On 31 May, I'm off to Blair Atholl to start the next section of the walk: very different in character to what I've experienced so far. I hope the contentedness continues! Give it a couple of weeks on the eastern hills and then I'll be heading west toward Lochaber and the big ridges of the west. Finally, I feel like I'm progressing on this journey.
Tuesday, 28 May 2013
It was very similar to the Lui 4 the previous day, except we had good weather all day. The Blackmount are a little more committing, so I made sure to keep them for a good day.
We dropped a car off at Inveroran, and headed up to the Glen Coe ski centre. I've been these hills once before, in 2010, and did them across two days. Most people do them like this, in two groups of two, but I wanted to do the full traverse in a day. Having been on them just once, I feel like I've forgotten how it feels to be on top of them. The Blackmount Munros were a fascinating one for me, because although I've ticked them off the Munros list in the past, I've never really felt like I knew them.
Andy and I polished off Mealla' Bhuiridh (#1) in good time, 1h 20m. This hill is known mainly for it's ski centre, and was the subject of an inspiring music and photography collaboration in the past few years. Have a look and a listen: http://www.spad.org.uk/music/meall-a-bhuiridh/
Andy and I sped over to Creise (#2) and over to Clach Leathad. We were making good time, now we had to get to Stob Ghabhar. I've been to the summit of Stob Ghabhar, but it's a multi-faceted peak: it's got multiple ridges casting off in every direction, encolsing steep and empty glens. Although not especially high by Scottish standards, it is one of the more enigmatic mountains, sprawling and wild, and it would take a lot of exploration to see every aspect of this peak. I don't really feel like I 'know' this one.
There's a lot of small twists and turns on the way to the top, so I was glad that we got clear conditions all the way up. I got my summit panorama on top. Perhaps one day I'll come back and explore it more.
For now, we had one summit left; Stob a' Choire Odhair, a relatively simple peak. We descended down Stob Ghabhar, over the wee Aonach Eagach, and climbed the west ridge of Stob a' Choire Odhair by a steady plod. The summit was in mist.
I mentioned in my Ben Lui blog post that I'd spent the whole day in a comfortable state of calm. I was very glad that this mood persisted today, too. The Blackmount traverse is a meaty day, but I felt calm once more, and importantly, inspired by the place I was in. There hasn't been so much of that going on recently, but I've had a happy few days and I'm so hopeful that it continues.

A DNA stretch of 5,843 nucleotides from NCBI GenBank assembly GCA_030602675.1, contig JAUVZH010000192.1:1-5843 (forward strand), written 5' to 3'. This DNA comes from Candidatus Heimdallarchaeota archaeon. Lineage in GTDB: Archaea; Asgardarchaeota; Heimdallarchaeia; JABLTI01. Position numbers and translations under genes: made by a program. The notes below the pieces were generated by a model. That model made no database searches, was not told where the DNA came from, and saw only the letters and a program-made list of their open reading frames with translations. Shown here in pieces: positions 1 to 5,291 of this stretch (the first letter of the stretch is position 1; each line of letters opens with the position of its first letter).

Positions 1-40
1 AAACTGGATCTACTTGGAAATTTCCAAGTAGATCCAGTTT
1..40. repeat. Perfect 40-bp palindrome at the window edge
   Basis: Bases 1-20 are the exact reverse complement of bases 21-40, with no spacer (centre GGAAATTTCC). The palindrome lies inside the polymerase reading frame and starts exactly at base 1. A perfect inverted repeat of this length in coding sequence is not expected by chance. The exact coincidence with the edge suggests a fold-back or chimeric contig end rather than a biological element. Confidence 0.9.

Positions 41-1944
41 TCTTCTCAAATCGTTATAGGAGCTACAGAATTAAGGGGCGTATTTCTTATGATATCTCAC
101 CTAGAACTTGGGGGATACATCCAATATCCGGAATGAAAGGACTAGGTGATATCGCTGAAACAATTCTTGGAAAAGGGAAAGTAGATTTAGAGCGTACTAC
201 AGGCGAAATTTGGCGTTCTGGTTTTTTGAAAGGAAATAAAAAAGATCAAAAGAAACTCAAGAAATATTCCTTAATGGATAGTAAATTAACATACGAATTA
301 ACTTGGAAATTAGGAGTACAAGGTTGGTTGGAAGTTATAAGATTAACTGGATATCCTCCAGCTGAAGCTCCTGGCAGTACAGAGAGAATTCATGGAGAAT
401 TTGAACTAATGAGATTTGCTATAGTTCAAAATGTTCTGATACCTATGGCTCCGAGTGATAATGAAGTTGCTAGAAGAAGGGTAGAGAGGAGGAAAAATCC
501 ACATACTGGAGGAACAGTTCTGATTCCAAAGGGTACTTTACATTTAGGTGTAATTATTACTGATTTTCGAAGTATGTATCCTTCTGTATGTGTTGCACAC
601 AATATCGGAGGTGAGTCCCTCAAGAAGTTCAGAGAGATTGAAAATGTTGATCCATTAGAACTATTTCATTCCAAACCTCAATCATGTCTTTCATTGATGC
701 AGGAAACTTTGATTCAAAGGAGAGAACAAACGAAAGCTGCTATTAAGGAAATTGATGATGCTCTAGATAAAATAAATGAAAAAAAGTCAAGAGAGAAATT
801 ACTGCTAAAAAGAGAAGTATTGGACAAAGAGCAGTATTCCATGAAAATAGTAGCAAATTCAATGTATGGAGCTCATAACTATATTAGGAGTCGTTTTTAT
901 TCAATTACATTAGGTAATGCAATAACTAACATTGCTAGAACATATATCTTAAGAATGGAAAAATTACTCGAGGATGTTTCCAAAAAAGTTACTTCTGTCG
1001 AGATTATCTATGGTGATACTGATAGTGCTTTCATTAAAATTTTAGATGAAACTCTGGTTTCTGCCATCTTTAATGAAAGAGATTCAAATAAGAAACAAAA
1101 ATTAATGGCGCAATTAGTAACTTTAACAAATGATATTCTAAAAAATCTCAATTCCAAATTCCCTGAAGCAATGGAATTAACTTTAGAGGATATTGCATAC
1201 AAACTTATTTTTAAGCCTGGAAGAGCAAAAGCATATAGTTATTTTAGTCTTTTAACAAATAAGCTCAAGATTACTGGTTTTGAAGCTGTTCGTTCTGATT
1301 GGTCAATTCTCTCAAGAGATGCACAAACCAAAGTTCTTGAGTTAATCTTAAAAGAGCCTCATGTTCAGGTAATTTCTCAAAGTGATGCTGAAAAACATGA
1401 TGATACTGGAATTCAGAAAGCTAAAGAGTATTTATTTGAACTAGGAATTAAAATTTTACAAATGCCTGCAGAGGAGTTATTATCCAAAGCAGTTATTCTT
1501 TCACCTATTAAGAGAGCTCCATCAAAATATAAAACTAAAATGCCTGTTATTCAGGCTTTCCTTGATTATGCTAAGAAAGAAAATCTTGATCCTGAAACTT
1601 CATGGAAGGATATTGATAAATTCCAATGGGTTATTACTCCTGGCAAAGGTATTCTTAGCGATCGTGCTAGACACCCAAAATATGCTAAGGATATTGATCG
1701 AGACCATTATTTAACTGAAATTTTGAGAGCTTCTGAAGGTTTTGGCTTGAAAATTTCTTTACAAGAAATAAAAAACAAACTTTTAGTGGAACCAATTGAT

Tomorrow, I head down to Arrochar to climb the four Munros there. They'll be the end of the Southern Highlands section, a chunk of the walk I'll be glad and sorry to leave in equal measure. I need to move on now, I've been in the one region for so long. But I've also enjoyed darting around isolated peaks, stopping by Tyndrum, Glen Coe and Killin.
Tomorrow, I'll put in a big effort in on the hard hills of Arrochar, and then all going well, I'll take a rest day on the 30th - just as well, as Rush are playing Glasgow in the evening!
But I must go for now. I've got a tent to set up and meal to prepare - and others would like on this single computer in the Bridge of Orchy hotel! Hopefully I'll be able to report back a success trip tomorrow.
Andy Brown was joining me again, allowing us to tackle these hills with two cars. By walking linearly instead of in a loop, we could cut out a lot of distance. But for now, the rain was battering down and I just couldn't be bothered. The one thing working for us was that it appeared that the cloud would break up around about 5pm. If we wanted to take advantage of dry conditions, a late start would be needed!
Originally, we'd talked about meeting at 8:30am, but when the weather's intention became clear, this was pushed back to 1pm. I got a lie-in, listened to the rain from the dry comfort of a tent, and in the end Andy was running late, which worked out perfect for me.
After a stop by the Real Food Cafe in Tyndrum, we got started on the hill somewhere around 3pm. (!) We planned a west-east traverse, with Beinn a' Chleibh first. When you're looking out the car window at rain and mist, Chleibh couldn't seem more depresing.
Things started off shaky to start with: after about 15 hours of endless rain. the River Lochy was dark, deep and wild with running water. There's no bridge at the crossing point: I tried to cross, trousers rolled up and trekking poles at the ready for balance. But I got a couple of steps into the torrent and retreated out of pain. That water was cold!
The only other option? Cross a bridge 1km downstream, which turned into a long road walk with wet feet. All this and we weren't even on the hill yet!
But everything picked up once we got out the glen: the skies cleared while we climbed rough slopes to Beinn a' Chleibh. The mountains were rain-washed and drying in the sun. We went up Beinn a' Chleibh's west ridge and over the summit, then down to Ben Lui.
Finally, conditions had picked up. The air had an amazing clarity. Arrochar and Cowal hills were all in view, eastern peaks still sulked among the dark clouds.